Francis Schaeffer’s holds a rather basic view concerning apologetics. He explains there are two purposes of Christian apologetics. “The first is defense. The second is to communicate Christianity in a way that any given generation can understand” (The God Who Is There, 151).
Schaeffer begins his approach to apologetics by pointing out that every non-regenerate person enters the discussion with a set of presuppositions. Some have taken the time to analyze their presuppositions. Most have not. But each non-regenerate person is caught in the horns of a dilemma because it is impossible to be consistent in logic or practice. This holds true along the whole spectrum of people. Every person whether a University student, housewife, businessman or disgruntled teenager is stuck and boxed in by the logic of his or her presuppositions. Thus, Schaeffer writes, “You are facing a man in tension; and it is this tension which works on your behalf as you speak to him . . . A man may try to bury the tension and you may have to help him find it, but somewhere there is a point of inconsistency” (The God Who Is There, 133). Schaeffer adds, “To have to choose between one consistency or the other is a real damnation for man. The more logical a man who holds a non-Christian position is to his own presuppositions, the further he is from the real world; and the nearer he is to the real world, the more illogical he is to his presuppositions” (The God Who Is There, 133-134).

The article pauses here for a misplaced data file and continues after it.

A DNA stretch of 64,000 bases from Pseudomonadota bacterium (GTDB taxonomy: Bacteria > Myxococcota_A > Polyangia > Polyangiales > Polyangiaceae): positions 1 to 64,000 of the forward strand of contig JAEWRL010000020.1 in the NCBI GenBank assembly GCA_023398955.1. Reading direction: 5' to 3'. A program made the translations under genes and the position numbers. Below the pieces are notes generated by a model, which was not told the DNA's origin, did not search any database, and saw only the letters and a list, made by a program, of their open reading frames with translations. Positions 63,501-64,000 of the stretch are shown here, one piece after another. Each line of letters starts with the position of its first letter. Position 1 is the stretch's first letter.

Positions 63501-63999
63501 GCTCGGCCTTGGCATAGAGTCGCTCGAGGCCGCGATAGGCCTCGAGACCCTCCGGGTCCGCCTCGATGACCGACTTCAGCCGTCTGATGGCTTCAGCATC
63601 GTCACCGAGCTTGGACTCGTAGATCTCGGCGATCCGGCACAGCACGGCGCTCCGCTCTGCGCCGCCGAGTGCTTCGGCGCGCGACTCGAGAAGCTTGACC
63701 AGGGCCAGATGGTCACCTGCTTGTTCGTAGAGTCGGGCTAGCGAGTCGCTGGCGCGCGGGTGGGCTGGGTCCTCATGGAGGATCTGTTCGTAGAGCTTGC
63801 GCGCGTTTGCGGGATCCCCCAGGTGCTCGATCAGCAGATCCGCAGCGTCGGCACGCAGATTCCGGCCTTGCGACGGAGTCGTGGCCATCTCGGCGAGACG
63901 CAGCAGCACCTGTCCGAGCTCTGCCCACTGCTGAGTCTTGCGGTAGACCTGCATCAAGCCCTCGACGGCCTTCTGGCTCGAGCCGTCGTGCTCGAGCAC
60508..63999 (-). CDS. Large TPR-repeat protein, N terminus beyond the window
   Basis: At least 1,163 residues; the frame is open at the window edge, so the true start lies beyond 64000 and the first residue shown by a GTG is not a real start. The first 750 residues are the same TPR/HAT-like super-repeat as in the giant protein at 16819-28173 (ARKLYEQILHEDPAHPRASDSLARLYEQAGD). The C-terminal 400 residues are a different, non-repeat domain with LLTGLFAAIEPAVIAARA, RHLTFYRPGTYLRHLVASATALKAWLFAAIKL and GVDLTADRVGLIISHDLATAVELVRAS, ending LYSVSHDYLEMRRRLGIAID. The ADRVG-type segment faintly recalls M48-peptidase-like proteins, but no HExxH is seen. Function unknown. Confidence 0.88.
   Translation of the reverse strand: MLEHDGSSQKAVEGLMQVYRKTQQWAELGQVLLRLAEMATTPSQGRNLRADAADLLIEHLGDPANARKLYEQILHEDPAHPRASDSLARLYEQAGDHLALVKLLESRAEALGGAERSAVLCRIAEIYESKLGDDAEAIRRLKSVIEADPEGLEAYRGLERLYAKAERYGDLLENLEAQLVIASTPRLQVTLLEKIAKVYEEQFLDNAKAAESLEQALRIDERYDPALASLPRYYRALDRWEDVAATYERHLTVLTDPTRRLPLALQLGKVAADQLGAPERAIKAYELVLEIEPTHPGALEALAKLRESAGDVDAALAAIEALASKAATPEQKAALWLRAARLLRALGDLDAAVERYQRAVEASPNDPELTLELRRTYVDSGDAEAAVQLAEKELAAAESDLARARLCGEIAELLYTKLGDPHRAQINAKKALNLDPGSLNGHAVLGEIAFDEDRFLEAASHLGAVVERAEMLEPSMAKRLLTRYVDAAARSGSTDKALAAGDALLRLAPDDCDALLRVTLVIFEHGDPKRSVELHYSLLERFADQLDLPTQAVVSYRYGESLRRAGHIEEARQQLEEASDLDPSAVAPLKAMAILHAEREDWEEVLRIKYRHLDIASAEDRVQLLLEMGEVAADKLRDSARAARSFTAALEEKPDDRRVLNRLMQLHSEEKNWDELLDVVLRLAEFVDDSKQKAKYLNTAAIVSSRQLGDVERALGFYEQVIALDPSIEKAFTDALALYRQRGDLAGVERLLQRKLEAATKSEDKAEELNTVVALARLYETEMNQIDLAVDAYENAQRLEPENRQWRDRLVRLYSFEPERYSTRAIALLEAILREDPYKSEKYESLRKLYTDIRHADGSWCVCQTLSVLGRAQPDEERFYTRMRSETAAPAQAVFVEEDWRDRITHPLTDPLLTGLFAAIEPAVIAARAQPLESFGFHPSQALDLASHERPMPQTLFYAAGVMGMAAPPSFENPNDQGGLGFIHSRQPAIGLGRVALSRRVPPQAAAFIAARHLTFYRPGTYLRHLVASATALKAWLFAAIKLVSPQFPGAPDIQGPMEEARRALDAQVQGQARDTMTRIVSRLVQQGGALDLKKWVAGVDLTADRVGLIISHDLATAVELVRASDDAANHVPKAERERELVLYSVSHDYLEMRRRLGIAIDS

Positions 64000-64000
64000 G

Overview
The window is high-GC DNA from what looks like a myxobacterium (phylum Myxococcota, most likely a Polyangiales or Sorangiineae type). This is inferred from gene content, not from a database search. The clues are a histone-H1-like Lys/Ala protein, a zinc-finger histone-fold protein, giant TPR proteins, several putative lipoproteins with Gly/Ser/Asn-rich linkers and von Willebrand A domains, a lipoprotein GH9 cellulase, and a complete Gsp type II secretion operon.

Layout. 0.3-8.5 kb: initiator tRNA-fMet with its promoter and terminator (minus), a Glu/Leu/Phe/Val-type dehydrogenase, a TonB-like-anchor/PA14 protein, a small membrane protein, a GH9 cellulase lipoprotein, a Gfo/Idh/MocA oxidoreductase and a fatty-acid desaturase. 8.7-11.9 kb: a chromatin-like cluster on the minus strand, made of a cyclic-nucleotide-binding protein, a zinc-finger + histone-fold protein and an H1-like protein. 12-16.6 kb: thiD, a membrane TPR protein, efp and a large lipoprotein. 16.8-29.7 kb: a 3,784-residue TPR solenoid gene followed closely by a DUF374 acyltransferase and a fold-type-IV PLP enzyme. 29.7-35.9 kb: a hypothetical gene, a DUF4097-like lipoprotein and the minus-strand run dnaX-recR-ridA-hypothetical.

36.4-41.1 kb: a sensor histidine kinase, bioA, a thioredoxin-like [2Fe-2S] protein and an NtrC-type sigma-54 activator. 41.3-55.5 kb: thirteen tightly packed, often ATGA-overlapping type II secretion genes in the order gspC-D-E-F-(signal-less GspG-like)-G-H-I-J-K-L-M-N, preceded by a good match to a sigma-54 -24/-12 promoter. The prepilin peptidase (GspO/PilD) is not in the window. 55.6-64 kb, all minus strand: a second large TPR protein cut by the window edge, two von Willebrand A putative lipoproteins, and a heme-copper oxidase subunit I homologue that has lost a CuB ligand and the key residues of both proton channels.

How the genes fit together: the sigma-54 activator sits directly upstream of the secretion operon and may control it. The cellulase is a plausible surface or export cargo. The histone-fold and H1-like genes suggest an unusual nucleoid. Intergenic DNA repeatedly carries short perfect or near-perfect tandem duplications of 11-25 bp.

Therefore, the place to begin in the real world with real people is to find out where the tension exists. Once the point of tension is uncovered the apologist must push the non-regenerate man toward the logical conclusion of his presuppositions. Schaeffer warns, “Pushing him towards the logic of his presuppositions is going to cause him pain; therefore, I must not push any further than I need to” (The God Who Is There, 139).